Skip to content
Story Tweedie-YatesNov 15, 2023 10:56:16 AM6 min read

Kubernetes CVE for Windows 2023 | CVE-2023-5528


Less than one month after three high severity Kubernetes vulnerabilities were published for ingress controllers for nginx, the second high severity CVE relevant for Windows endpoints in 2023 has now been published. Though the severity rating is high, it is relatively unlikely that this vulnerability is relevant in your environment given the double requirement of Windows nodes (much less common than Linux) and in-tree storage plugins (deprecated in favor of CSI since Kubernetes v1.14 in 2019, 4 years ago).


Windows nodes in Kubernetes, in-tree storage plugins, the CSI driver and persistent volumes 

There are three main pieces of Kubernetes involved in this CVE: Windows nodes, in-tree storage plugins and persistent volumes. Let’s examine each to understand their interplay and the chance of any of them being present in your environment. 

Windows nodes

In general, Windows has lagged behind Linux in support for Kubernetes. It was only in 2019, after three years of work, in v1.14, when production level support for Windows nodes was added to Kubernetes. Running Kubernetes on Windows nodes is still not exactly the same as running Kubernetes on Linux nodes. For example, for object permissions, Windows uses SIDs, ACLs and usernames, compared to Linux’s userIDs and groupIDs.  

For the reasons above, along with others, Windows nodes are, in general, not as commonly used as Linux nodes. Though there are large services today using Windows nodes, Windows is rarely used on its own. For example, one of the biggest users of Windows in Kubernetes is the group of Microsoft services powering Office 365 and Microsoft 365, which run on Azure Kubernetes Service (AKS). But AKS itself, for other services, runs on a mix of Linux and Windows nodes.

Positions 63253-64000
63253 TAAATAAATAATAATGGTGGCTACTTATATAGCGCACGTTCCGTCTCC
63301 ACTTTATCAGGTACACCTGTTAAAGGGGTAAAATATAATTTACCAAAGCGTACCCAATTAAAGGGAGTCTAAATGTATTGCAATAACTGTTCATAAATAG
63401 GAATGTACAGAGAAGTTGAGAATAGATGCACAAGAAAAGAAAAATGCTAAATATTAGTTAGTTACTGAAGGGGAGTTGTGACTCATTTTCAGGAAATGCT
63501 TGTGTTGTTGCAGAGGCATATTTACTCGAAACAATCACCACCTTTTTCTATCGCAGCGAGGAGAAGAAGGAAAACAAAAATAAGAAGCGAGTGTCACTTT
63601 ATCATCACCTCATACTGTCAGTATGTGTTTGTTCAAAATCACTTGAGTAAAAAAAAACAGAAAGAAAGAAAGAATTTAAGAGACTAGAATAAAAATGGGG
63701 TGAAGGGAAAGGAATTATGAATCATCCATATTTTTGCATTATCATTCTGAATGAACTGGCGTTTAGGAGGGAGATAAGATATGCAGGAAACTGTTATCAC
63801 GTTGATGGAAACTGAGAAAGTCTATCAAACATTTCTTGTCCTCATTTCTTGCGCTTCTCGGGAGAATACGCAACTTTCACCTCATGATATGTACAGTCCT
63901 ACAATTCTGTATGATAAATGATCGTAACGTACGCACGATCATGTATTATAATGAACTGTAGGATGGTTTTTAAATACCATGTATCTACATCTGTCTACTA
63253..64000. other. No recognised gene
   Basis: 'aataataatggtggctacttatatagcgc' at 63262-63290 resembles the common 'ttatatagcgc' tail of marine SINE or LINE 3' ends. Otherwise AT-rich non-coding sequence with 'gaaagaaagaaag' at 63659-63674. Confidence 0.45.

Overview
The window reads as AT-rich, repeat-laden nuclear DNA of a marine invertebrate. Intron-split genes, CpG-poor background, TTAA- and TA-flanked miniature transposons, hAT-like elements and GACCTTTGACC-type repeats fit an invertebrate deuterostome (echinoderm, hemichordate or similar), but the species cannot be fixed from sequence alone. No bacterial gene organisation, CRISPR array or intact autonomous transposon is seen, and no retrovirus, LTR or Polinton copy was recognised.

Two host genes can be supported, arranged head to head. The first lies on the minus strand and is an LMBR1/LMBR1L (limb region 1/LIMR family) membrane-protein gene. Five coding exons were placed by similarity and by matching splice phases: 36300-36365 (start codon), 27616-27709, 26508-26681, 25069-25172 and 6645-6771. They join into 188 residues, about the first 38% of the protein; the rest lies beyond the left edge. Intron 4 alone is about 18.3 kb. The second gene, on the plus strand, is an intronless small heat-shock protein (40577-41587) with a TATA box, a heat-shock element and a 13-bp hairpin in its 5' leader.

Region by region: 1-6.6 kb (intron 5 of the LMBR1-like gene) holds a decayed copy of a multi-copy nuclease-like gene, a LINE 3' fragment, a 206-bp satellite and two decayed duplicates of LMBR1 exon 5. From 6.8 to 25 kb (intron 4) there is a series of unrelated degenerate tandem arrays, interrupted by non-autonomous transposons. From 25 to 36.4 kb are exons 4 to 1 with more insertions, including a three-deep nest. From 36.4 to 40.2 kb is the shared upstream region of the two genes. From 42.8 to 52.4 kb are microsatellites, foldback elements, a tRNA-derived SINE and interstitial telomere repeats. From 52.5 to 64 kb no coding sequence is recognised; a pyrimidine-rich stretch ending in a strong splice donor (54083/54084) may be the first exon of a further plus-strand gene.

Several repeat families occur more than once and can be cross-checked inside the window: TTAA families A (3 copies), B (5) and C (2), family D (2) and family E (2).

In-tree storage plugins and the Kubernetes CSI driver

The Kubernetes Container Storage Interface (CSI) was introduced as an alpha capability to Kubernetes in v1.14. The main idea of the CSI, at its inception, was to create an alternative to plugins that were made to live inside the Kubernetes codebase, specific to each kind of storage vendor. Creating the CSI eliminated the need for these plugins, to enable better central maintainability and control while lowering the attack surface. 

Storage vendors create CSI drivers that integrate with the Kubernetes CSI, keeping the custom code for each vendor outside of Kubernetes, while still allowing Kubernetes to work with the storage vendors. Virtually any Kubernetes environment that has an integration with a storage driver will use some kind of a CSI driver, including managed cloud platforms. 

Today, new in-tree volume plugins are not allowed in Kubernetes, for many reasons, including:

- They create plugin code dependencies and impossible maintenance requirements tied to Kubernetes releases

- In-tree plugin bugs can crash critical Kubernetes components

- In-tree plugins allow volume plugins privileges equal to other kubernetes components (like kubelet and kube-controller-manager)

- In-tree plugin code would need to be public

Persistent Volumes

A PersistentVolume is a resource for a cluster, and can be pointed to via an in-tree storage plugin, as is the case with these in-tree PersistentVolume types:

awsElasticBlockStore - AWS Elastic Block Store (EBS) (not available in v1.27)
azureDisk - Azure Disk (not available in v1.27)
cinder - Cinder (OpenStack block storage) (not available in v1.26)
photonPersistentDisk - Photon controller persistent disk. (not available starting v1.15)
scaleIO - ScaleIO volume. (not available starting v1.21)
flocker - Flocker storage. (not available starting v1.25)
quobyte - Quobyte volume. (not available starting v1.25)
storageos - StorageOS volume. (not available starting v1.25)


How does CVE-2023-5528 work?


In CVE-2023-5528, the data suggests that there is a scenario with in-tree storage plugins for Windows nodes where insufficient input sanitization can allow a user admin privileges on the cluster nodes if that user can already create pods and PersistentVolumes.